“It was a high pitch, a ball in fact,” Brock said in a 1963 interview. “I hit it right at the apogee of my swing and it went high enough for the wind to help it a little. You know I hit that ball off Al Jackson. It’s the only home run I have ever hit in the major leagues off a lefthander.”
Brock wasn’t even the most highly regarded rookie on the Cubs that year. Second baseman Ken Hubbs won a Gold Glove and the Rookie of the Year Award after setting a record for the longest errorless streak at second base. Brock, though, had the better season. Hubbs slashed .260/.299/.346 and led the NL in strikeouts and grounding into double plays. His OPS+ was 71. Brock slashed .263/.319/.412 for an OPS of 92, but he was a below average center fielder. Hubbs received 19 out of 20 ROY votes, and Brock wasn’t even in the running.
Brock moved to right field in 1963 and again put up pedestrian numbers — a .258 batting average, 9 homers, 37 RBIs, and 24 stolen bases in 36 attempts. His 1964 season didn’t get any better, as he hit .251 in 52 games before destiny called in the way of a 6-player trade.
It happened on June 15, 1964 and sent Brock, Jack Spring and Paul Toth to the St. Louis Cardinals for Ernie Broglio, Doug Clemons and Bobby Shantz. I wrote about this a bit in Broglio’s obituary when he died in 2019, but the trade — considered now to be one of the worst in baseball history — didn’t look that bad at the time. If anything, it was thought that the Cubs had the better end of the deal. In parts of four MLB seasons, Brock had played in 327 games and had a slash line of .257/.306/.383. He hit 20 homers and 20 triples and stole 50 bases while being thrown out 22 times. Broglio, though, had won 70 games in 6 seasons including 21 games once and 18 games once.
The problem with the trade was that Broglio had a bad elbow, and the Cubs didn’t figure this out until it was too late to do anything about it. That’s bad luck, or perhaps a little dishonesty on the part of St. Louis. While the Cubs can’t be blamed for Broglio flaming out after joining the team, they are responsible for having a gifted talent like Brock and failing to use him the right way. The running game wasn’t a big part of the Cubs’ offense, and there were so many instructors in the College of Coaches era that Brock never received steady instruction. The Cubs even told him while he was in the minors to give up on switch-hitting and hit exclusively as a lefty.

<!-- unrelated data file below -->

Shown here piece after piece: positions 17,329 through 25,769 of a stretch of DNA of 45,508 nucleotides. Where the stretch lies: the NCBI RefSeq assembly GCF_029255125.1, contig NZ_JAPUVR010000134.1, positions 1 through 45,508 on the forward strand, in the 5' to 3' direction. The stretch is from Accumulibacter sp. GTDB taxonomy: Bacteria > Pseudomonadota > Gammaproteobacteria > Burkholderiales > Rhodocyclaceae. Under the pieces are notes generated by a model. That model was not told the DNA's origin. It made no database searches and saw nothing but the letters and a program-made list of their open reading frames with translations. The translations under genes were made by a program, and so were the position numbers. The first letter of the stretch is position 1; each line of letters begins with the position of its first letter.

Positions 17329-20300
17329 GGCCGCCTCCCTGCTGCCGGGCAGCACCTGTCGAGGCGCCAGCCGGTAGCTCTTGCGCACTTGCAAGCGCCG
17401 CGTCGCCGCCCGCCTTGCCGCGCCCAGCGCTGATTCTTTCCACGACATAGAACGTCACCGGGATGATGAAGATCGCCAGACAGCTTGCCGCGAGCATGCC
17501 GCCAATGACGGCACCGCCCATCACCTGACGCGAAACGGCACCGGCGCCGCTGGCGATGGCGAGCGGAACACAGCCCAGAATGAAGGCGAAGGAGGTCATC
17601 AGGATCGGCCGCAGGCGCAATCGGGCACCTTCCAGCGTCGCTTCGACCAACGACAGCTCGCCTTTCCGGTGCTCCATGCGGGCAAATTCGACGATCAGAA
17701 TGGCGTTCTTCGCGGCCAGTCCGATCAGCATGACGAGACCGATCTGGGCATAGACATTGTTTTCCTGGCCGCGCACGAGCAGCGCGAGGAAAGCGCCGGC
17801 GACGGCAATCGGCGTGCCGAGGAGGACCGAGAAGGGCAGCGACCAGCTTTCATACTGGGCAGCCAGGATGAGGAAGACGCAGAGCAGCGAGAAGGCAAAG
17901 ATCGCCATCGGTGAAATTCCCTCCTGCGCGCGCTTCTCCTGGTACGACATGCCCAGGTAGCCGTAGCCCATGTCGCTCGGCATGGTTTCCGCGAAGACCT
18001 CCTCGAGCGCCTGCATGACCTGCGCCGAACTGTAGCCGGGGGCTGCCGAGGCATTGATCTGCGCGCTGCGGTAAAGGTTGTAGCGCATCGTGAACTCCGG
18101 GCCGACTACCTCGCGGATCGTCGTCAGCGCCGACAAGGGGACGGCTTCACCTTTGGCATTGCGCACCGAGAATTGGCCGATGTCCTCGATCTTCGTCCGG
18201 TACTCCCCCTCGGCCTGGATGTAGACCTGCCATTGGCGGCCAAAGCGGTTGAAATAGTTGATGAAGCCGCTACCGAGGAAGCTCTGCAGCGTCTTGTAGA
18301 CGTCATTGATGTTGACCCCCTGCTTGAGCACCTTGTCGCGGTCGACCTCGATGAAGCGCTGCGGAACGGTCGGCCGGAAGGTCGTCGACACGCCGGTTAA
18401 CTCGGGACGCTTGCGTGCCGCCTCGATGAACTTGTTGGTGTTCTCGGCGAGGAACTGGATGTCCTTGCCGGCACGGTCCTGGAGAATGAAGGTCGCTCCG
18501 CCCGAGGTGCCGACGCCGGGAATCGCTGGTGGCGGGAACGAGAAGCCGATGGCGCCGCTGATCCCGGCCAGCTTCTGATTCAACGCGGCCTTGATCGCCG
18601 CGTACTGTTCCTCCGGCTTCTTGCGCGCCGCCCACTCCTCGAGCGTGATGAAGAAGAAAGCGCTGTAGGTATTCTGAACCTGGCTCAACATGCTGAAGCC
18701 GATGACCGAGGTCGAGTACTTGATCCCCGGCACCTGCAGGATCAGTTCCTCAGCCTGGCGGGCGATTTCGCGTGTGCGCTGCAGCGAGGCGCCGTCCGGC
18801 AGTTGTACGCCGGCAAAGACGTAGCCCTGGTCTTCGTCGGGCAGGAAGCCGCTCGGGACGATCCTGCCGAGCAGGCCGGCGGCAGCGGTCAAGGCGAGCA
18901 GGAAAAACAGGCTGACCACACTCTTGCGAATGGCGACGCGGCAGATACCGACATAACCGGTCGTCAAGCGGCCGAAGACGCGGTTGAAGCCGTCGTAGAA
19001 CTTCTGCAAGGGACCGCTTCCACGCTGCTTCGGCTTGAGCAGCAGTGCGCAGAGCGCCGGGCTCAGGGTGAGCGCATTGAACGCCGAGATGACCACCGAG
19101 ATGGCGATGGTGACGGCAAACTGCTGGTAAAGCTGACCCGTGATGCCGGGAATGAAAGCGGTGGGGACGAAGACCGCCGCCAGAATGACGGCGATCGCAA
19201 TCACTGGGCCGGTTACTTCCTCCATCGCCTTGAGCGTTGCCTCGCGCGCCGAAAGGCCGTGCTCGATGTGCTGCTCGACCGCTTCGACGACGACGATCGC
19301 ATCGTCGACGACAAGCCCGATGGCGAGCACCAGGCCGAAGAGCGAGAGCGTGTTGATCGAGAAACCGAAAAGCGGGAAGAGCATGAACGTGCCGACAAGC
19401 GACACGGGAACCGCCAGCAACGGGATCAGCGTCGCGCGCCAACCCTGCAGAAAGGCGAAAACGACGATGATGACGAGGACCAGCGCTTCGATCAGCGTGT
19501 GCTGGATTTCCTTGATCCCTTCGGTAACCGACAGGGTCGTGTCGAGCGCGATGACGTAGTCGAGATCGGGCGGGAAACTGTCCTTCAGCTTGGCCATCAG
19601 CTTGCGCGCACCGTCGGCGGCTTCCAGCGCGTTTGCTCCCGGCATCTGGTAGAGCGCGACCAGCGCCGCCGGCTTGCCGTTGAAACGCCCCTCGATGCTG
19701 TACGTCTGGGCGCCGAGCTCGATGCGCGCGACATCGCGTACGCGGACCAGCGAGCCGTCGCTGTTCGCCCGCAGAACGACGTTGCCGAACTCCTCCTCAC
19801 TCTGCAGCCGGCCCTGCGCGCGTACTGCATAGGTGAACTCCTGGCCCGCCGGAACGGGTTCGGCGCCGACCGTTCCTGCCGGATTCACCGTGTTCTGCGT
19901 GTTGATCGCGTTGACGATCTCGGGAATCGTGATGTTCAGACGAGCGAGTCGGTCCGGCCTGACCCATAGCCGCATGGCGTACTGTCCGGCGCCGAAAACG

Almost as soon as he donned Cardinal red, Brock started hitting. He batted .348 for the Redbirds for the rest of the year and swiped 33 bases, giving him 43 on the season. The Cardinals won 93 games to claim the NL pennant, and then they beat the Yankees in seven games to win the World Series. Brock hit .300 in the World Series, with 2 doubles and a home run among his 9 hits.
“Without Brock we couldn’t have won the pennant,” said St. Louis manager Johnny Keane. Brock, for his point of view, credited a change in mindset at the plate.
“I stopped bunting and started swinging, and the balls started dropping,” the outfielder said. “Until then, I made it a point to bunt once or twice in every game because baseball people said I should take advantage of my speed. That made the difference, because if you’re not doing good at the plate, everything goes bad. Hitting dominates everything.”
Brock moved to left field with the Cardinals and would stay there for the remainder of his career. With his new-found hitting approach, a green light to steal and a new outfield position, Brock became one of the National League’s most valuable players for the next decade and a half. From 1965 until his retirement in 1979, Brock was selected to six All-Star teams and hit over .300 seven times (and hit .297, .298 and .299 three other times). He led the majors in run scored twice, doubles once and triples once. He led the NL in stolen bases in each year between 1966 and 1974 save one season — Bobby Tolan stole 57 bases in 1970 to top Brock’s 51. The Cards would win two more NL pennants and one World Series in that time, and he was a key part of it all.